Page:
Caught up in the political revolution sweeping France in the early 1970s, Fernando (Stefano Accorsi) and Marie (Julie Depardieu) reject the comforts of their bourgeois life and dedicate themselves full time to radical activism. This comes as a shock to their precocious nine year-old daughter, Anna (Nina Kervel), who struggles to understand her parents newfound ideals. Brilliantly told from Annas perspective, this critically-acclaimed film by Julie Gavras captures the coming-of-age moment when children realize the contradictions of adulthood and have to make their own choices.
Includes over 70 minutes of bonus features including:
Making-of Featurette, Behind-the-Scenes Segments, Deleted Scenes (presented by the director)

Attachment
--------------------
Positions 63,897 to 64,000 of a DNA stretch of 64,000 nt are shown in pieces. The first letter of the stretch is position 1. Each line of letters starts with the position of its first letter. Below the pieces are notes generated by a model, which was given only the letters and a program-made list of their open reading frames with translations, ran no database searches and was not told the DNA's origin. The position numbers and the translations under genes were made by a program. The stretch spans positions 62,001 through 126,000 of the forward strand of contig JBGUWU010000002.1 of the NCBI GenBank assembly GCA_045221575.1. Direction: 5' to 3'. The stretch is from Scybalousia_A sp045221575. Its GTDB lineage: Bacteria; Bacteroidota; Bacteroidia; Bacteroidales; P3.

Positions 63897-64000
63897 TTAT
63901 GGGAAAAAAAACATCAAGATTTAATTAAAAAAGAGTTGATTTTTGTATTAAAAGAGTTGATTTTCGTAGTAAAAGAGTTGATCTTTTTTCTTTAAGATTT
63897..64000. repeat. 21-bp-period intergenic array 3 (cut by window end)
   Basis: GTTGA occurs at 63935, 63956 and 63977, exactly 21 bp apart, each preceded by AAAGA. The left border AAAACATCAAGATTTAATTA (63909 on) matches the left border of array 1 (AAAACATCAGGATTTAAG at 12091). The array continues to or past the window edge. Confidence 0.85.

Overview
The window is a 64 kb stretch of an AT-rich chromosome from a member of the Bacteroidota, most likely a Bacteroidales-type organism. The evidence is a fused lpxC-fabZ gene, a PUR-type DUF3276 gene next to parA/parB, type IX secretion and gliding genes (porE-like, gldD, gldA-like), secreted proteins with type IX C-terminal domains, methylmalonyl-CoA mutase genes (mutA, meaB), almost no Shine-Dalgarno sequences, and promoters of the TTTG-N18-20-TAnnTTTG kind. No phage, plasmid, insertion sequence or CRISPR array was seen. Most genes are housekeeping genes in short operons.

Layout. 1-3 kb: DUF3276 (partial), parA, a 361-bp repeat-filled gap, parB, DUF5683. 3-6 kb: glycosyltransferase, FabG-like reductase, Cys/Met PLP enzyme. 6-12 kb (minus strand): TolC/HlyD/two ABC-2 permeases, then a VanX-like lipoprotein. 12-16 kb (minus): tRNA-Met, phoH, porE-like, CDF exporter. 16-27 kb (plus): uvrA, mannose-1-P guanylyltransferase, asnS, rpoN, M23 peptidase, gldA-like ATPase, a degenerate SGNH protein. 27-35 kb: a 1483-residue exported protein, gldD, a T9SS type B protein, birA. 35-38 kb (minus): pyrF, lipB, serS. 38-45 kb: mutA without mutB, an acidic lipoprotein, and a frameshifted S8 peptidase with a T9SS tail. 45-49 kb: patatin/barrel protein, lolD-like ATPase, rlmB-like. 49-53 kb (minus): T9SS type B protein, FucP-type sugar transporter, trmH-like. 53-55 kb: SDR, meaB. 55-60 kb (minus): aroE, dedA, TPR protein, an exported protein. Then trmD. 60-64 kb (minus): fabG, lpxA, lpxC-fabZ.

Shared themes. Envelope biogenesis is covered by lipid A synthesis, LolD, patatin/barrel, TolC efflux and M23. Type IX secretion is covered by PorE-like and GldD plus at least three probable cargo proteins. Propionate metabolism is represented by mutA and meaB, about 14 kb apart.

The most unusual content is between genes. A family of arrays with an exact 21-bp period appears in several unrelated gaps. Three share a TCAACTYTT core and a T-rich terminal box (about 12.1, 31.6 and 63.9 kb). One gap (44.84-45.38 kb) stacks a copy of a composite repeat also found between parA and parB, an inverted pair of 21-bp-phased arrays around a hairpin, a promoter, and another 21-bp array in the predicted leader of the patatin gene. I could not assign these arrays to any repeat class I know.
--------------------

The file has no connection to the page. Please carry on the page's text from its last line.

Warm-hearted and even-handed, this sly political satire centers on Anna (Nina Kervel-Bey), a nine-year-old French girl accustomed to comfort and routine. In 1970, when her attorney father, Fernando (Stefano Accorsi), takes in his Spanish refugee sister, Annas tightly-conscripted world starts to unravel. The process accelerates when he and her journalist mother, Marie (Julie Depardieu, daughter of Gérard), take a fact-finding trip to Chile. Upon their return, Fernando has a beard--just like Fidel Castro--and both have embraced activism. This necessitates a move from bourgeois house to proletariat apartment as they dedicate their lives to the disenfranchised. It also means less time for Anna and her urchin-cute brother, François (Benjamin Feuillet). She decides "Fidel is to blame." Still, things could be worse. They may be opposed to it, but her parents allow her to continue attending private school, though her father jokes she's a "little mummy," i.e. Chilean slang for reactionary. (He also believes Mickey Mouse is a fascist.) In adapting Domitilla Calamais novel, documentary filmmaker Julie Gavras, daughter of left-wing director Costa-Gavras, presents her first feature from a child's perspective, but that doesn't mean she takes Anna's side. Just as Anna can't see the good in altruism--or tell the difference between conformity and solidarity--her family's plunge into radical politics is understandably upsetting (especially when they take her to a demonstration that turns violent). And yet, by not following them blindly, Gavras suggests that Anna is a rebel, too. --Kathleen C. Fennessy